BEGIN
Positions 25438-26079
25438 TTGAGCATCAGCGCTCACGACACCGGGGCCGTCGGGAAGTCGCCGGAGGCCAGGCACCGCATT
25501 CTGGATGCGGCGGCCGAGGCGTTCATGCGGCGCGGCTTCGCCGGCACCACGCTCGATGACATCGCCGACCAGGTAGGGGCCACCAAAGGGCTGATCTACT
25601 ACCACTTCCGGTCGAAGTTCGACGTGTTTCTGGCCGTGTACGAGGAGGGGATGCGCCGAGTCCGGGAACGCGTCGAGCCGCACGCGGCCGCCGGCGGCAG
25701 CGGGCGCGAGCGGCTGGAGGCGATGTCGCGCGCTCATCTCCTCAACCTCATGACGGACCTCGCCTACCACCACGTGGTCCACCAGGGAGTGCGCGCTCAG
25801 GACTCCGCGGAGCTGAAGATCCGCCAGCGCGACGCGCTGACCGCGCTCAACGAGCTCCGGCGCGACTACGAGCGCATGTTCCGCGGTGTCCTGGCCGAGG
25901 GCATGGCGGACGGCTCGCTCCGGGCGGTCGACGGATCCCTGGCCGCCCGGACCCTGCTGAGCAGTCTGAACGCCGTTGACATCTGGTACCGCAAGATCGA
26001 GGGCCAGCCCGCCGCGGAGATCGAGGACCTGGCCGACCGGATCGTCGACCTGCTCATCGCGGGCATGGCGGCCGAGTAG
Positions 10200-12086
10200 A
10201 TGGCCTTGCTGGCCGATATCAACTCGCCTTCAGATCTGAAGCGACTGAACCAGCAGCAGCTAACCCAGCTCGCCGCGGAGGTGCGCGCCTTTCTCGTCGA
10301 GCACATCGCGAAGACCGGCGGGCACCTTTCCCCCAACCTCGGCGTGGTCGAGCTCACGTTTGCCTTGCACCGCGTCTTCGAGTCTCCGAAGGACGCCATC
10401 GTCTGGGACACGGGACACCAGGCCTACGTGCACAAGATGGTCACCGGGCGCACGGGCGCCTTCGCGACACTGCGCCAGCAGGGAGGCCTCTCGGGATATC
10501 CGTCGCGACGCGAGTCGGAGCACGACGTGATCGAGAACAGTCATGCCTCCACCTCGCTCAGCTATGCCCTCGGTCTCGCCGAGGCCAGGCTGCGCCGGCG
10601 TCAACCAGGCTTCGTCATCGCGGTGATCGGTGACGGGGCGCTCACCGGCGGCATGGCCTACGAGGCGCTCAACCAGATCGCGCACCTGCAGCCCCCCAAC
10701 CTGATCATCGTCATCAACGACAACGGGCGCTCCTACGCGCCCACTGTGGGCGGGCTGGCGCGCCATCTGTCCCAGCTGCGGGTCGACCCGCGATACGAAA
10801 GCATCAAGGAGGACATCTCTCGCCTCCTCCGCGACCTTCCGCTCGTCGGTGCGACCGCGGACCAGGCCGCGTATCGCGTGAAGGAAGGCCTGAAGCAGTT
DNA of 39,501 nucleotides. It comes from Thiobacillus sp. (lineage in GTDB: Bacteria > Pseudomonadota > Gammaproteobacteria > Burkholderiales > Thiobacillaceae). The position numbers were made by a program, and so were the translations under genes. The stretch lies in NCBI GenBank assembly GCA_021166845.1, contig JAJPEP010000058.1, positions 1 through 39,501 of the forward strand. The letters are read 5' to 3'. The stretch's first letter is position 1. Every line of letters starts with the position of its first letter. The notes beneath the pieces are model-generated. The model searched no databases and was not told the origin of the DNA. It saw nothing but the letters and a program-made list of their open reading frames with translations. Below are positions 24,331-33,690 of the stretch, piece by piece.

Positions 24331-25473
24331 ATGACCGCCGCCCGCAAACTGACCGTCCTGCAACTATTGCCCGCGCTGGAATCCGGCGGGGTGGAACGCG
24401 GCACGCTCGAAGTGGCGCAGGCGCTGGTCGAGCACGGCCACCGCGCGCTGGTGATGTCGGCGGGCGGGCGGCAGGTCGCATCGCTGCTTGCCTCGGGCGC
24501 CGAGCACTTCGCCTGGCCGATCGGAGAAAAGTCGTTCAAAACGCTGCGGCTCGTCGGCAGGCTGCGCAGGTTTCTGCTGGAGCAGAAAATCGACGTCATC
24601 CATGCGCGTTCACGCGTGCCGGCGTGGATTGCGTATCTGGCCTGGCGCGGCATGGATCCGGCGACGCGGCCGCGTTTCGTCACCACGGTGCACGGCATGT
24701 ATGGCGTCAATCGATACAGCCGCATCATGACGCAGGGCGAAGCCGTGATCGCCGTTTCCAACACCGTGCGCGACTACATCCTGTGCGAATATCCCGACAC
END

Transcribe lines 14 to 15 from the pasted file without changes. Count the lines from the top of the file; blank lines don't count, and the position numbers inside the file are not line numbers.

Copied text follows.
10501 CGTCGCGACGCGAGTCGGAGCACGACGTGATCGAGAACAGTCATGCCTCCACCTCGCTCAGCTATGCCCTCGGTCTCGCCGAGGCCAGGCTGCGCCGGCG
10601 TCAACCAGGCTTCGTCATCGCGGTGATCGGTGACGGGGCGCTCACCGGCGGCATGGCCTACGAGGCGCTCAACCAGATCGCGCACCTGCAGCCCCCCAAC